Peter Lau is a drummer from Labuan. He’s one third of the Roger Wang Trio, and he’s been making mini-drum sets from recycled items since Roger first asked him to be a quieter drummer [“less is more, Peter,”] some 15 years ago.
Since our first interview in 2010, RTM Labuan has made a documentary about Peter and his drums, and a Malaysian business group interested in new ideas has sought him out.
But Peter hasn’t forgotten the original passion which drives his creativity.
“People can’t understand that – for me – it’s about the joy. If I wanted to count money, I wouldn’t be doing this.
“Me and my wife Jaq go into town, and people say, ‘Hey Peter, I saw you on the tv. I didn’t know that you make drums. How come you keep quiet?’
“I tell them that when I started, people laughed at me. They said, ‘You want to make drums from recycled items? Why? People can go into the music store and buy new drums! You’re wasting your time, you’re stupid.’
“Now, drummers from the U.S., UK, everywhere, ask me if I can custom-make for them. But I don’t have the time to make drums for people. It’s my hobby.
Once, I tried to make a new mini-drum for money. When I tried to turn this thing into business, I lost all my ideas and feeling of art; I couldn’t concentrate and I didn’t make anything!
Agensi Inovasi Malaysia looks for innovators in Malaysia, and they found Peter.
“They came to Labuan, they want to help innovators to market their product. They never seen anything like my drums before, and they were happy because this is from Malaysia, and from a small town, Labuan. About 20 of them came to my house. It was not a technical interview because they’re not musicians, but I explained how the drums worked so they could understand.
“Then, I have a friend working at RTM Labuan. He said, ‘Hey, I heard you got some attention from Inovasi Malaysia, you want to do an interview about your drums? The RTM people came to my house to do a 30-minute interview, but the interview started at 3.15pm and ended at 6pm! While I was playing, I gave them a kind of workshop about how this thing works!” The recent television programme was on TV1, in Malay.
Peter is generous with his information. “I do workshops, to introduce my drums. I say that everybody has the potential. Don’t look down on yourself. If you really want to do something, if you really put the heart and the effort into it, you can definitely make your dreams it come true. But I tell them, there’s no shortcut, and there’s no magic. It doesn’t take 1-2 days, it doesn’t take weeks. It takes years. This took me 15 years.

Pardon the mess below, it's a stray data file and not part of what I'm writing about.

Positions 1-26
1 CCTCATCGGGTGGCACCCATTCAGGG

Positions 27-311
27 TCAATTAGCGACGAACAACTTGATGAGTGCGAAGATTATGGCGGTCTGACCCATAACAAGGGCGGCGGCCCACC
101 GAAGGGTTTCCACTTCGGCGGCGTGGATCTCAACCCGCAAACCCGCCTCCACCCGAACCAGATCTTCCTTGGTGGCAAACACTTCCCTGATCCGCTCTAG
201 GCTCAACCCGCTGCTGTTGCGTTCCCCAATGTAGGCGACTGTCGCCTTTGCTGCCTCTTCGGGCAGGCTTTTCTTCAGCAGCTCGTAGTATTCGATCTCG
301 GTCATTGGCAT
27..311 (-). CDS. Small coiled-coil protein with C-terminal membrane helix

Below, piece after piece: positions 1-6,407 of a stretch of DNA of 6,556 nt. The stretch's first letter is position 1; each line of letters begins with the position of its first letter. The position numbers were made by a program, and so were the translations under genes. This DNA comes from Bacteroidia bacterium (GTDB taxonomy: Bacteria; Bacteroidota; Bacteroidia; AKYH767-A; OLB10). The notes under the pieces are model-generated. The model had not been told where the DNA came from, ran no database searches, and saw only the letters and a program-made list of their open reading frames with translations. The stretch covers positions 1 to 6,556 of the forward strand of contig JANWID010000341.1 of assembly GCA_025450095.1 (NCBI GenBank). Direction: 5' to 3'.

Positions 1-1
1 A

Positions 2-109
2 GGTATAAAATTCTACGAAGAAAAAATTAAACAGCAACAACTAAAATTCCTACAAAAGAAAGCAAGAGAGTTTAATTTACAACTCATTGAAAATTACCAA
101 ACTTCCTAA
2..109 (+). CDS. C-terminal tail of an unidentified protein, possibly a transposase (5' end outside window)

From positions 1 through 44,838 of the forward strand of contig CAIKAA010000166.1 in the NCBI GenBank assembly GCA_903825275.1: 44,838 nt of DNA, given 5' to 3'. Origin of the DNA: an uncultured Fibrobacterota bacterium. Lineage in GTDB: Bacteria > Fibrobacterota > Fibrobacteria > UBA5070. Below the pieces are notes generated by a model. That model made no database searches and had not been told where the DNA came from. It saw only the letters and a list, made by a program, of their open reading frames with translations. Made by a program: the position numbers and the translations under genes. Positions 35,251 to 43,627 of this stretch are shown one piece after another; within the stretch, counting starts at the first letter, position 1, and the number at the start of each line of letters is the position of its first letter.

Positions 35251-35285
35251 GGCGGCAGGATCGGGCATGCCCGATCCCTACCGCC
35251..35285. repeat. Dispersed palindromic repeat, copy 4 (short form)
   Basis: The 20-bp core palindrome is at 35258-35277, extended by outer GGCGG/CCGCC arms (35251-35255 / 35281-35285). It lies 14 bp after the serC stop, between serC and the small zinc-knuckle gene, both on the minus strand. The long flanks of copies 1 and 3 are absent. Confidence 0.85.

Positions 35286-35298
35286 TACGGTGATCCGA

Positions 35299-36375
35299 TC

“I always say our environment has a lot of wonderful things, only we are not really aware of what is around us. If you really have the heart, you can find that everything is so beautiful, everything can become an instrument.”
Each new drum kit has something different about it, and Peter intends to keep this up. The one he brought to KKJF 2012 had the bass drum beater on the outside, so the audience could see the bass drum action.
“Normally people can’t see the bass drum properly because it’s always at the back of the band, and they can’t see how the beater and the kick pedal move because it’s hiding behind the bass drum! So I thought, why not I come up with something where the audience can see how the pedal and the beater move. I dyed the beater red, so it shows clearly on the stage!”
It’s the process, the journey; that’s what I like. It’s not about the end result.
“People say, if you come up with new designs, you will encounter new problems. Why bother? But for me, it depends how you look at it. A “problem” is a new challenge for me, a chance to learn a new method. This way I educate myself. I never went to university. Some people say, according to the theory, this stuff can’t make sound, this cannot be a drum.
“I say: Who cares? I just did it. If it doesn’t work, I will make another one. It’s fun for me.”
Peter doesn’t get any government funding. “I think, if you can do something without taking any money from the government, it should be alright, mah. I find that I have a lot of friends, who know that I play drums and make drums, so they offer me a helping hand. I think it’s your personal attitude which attracts good people to you.”
But Peter does ask for some advice, where it really counts.
“You must have a big heart to accept people’s criticisms. I have to ask Roger, ‘how’s the tone?’ If I make a drum, and it does not fit with Roger’s guitar and Simon’s guitar, it’s useless.
The drums I come out with are to help the band, to help make us a unique sound. Roger and I have been friends for 20 years. I know the sound he is looking for, and he knows that I can produce. Confidence and trust, that is what we have in the band.